Who knew, when the 1998 race for lieutenant governor was raging, that the combatants would end up like this: Rick Perry is picking his way across Iowa and New Hampshire with his sights set on the White House, and John Sharp is the chancellor-apparent at the Texas A&M University System.
Perry is on familiar and unfamiliar ground. Familiar because he's won six statewide elections in a row and just came out of a yearlong reelection effort. Unfamiliar because everything he says is getting picked apart by hundreds of reporters instead of just dozens, and because he's running a race where he'll eventually need to attract independent voters.
He's done a couple of things that Texas voters haven't seen in a while. He walked back his famous executive order that would have required sixth-grade girls in Texas to get a vaccine against a sexually transmitted virus that is the leading cause of cervical cancer. The Legislature swatted down his HPV vaccine order, but Perry has generally maintained that he was right and that his was a pro-life position. Perry the presidential candidate says he got out in front of the Legislature and they let him know he'd made a mistake.
He had that boo-boo on state's rights and same-sex marriage, first holding up New York's new marriage law as an example of states adopting their own policies without federal oversight. When his opponents jumped him for that, he backtracked and said he'd support a constitutional amendment that would keep the states from allowing same-sex marriage. Sorry, y'all.
Then he popped off about the Federal Reserve, awkwardly stealing an issue from U.S. Rep. Ron Paul, R-Surfside, and guaranteeing himself some headlines by the way he said it. “If this guy prints more money between now and the election,” Perry said of Federal Reserve Chairman Ben Bernanke, “I dunno what y’all would do to him in Iowa, but we would treat him pretty ugly down in Texas. Printing more money to play politics at this particular time in American history is almost treacherous, err, treasonous in my opinion.”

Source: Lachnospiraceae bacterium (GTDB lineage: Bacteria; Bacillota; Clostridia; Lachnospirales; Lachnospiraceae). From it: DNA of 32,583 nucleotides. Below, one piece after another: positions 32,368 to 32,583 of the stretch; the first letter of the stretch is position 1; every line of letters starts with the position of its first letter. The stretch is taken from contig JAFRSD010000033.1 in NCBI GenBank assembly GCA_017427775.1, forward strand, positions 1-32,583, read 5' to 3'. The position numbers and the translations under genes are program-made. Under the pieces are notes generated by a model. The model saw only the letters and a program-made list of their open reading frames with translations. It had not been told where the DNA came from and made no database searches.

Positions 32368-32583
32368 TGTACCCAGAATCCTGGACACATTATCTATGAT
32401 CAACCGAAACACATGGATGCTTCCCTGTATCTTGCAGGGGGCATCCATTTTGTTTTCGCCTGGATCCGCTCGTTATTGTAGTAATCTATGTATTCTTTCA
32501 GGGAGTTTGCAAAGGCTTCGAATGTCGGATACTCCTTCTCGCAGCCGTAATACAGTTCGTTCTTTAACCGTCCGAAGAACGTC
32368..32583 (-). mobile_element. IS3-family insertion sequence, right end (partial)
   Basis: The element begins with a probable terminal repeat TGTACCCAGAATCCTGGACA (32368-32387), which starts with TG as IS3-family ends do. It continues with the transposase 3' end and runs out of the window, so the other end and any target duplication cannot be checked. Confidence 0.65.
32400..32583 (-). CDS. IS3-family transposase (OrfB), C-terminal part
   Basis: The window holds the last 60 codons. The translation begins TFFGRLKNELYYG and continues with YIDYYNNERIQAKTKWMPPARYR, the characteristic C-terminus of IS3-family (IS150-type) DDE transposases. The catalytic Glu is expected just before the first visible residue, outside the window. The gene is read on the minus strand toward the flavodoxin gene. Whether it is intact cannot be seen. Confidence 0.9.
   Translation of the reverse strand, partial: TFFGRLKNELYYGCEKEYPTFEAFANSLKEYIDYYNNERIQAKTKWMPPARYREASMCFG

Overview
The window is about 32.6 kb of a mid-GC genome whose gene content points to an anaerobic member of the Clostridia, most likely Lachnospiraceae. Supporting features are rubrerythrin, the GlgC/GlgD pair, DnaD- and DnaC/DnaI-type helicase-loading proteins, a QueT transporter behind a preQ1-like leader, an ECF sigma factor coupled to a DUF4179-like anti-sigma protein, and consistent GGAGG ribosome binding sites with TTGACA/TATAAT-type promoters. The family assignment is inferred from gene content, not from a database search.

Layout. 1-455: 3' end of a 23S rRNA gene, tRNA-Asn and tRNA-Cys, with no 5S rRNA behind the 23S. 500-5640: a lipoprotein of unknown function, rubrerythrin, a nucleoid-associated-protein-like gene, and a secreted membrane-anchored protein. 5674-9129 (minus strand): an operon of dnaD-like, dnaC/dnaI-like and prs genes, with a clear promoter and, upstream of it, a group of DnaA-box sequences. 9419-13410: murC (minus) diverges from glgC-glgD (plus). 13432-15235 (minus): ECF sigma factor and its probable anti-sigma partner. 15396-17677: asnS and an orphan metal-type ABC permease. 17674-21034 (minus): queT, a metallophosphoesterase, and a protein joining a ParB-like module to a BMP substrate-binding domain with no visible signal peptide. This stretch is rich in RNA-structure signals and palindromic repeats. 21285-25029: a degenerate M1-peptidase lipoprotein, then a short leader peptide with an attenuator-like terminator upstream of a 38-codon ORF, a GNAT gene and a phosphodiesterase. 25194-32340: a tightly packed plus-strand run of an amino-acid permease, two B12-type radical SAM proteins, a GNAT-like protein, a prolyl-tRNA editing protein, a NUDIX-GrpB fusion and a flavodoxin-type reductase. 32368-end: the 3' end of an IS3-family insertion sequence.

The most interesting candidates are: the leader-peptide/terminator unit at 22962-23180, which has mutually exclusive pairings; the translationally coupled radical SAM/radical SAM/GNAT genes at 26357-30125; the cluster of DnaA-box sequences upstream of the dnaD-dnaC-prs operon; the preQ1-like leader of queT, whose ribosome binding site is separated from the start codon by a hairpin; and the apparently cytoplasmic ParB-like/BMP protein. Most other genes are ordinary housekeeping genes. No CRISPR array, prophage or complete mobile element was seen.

That word — treasonous — got him the headline, and a few days of discussion. The effect? People who like the idea of spanking the Fed got a signal that Perry is on their side. And anyone who wants to shoot at Perry as an intemperate conservative got another arrow they can use later. That might or might not be of use in the Republican primaries, but it's the sort of thing that could be useful when independent voters are at stake.
This is an open question about the governor of Texas. His close general election races were in 1990 and 1998. A couple of Democrats have put up fights since then, but in Texas at this time in its political history, they might as well have run as Vegetarians or Musicians. Running for president is different: Democrats, Vegetarians and Musicians can actually pull some votes. Independents, who are arguably turned off by partisans, are important.
Perry can identify with Dorothy and Toto: He's not in Texas anymore.
The huge advantage for Republicans in this election cycle is that the incumbent has a rotten economy on his plate. But he also doesn't have a primary to run, and can move to the center, where the independents live, while Perry and the other Republicans are still fighting out there on the right wing.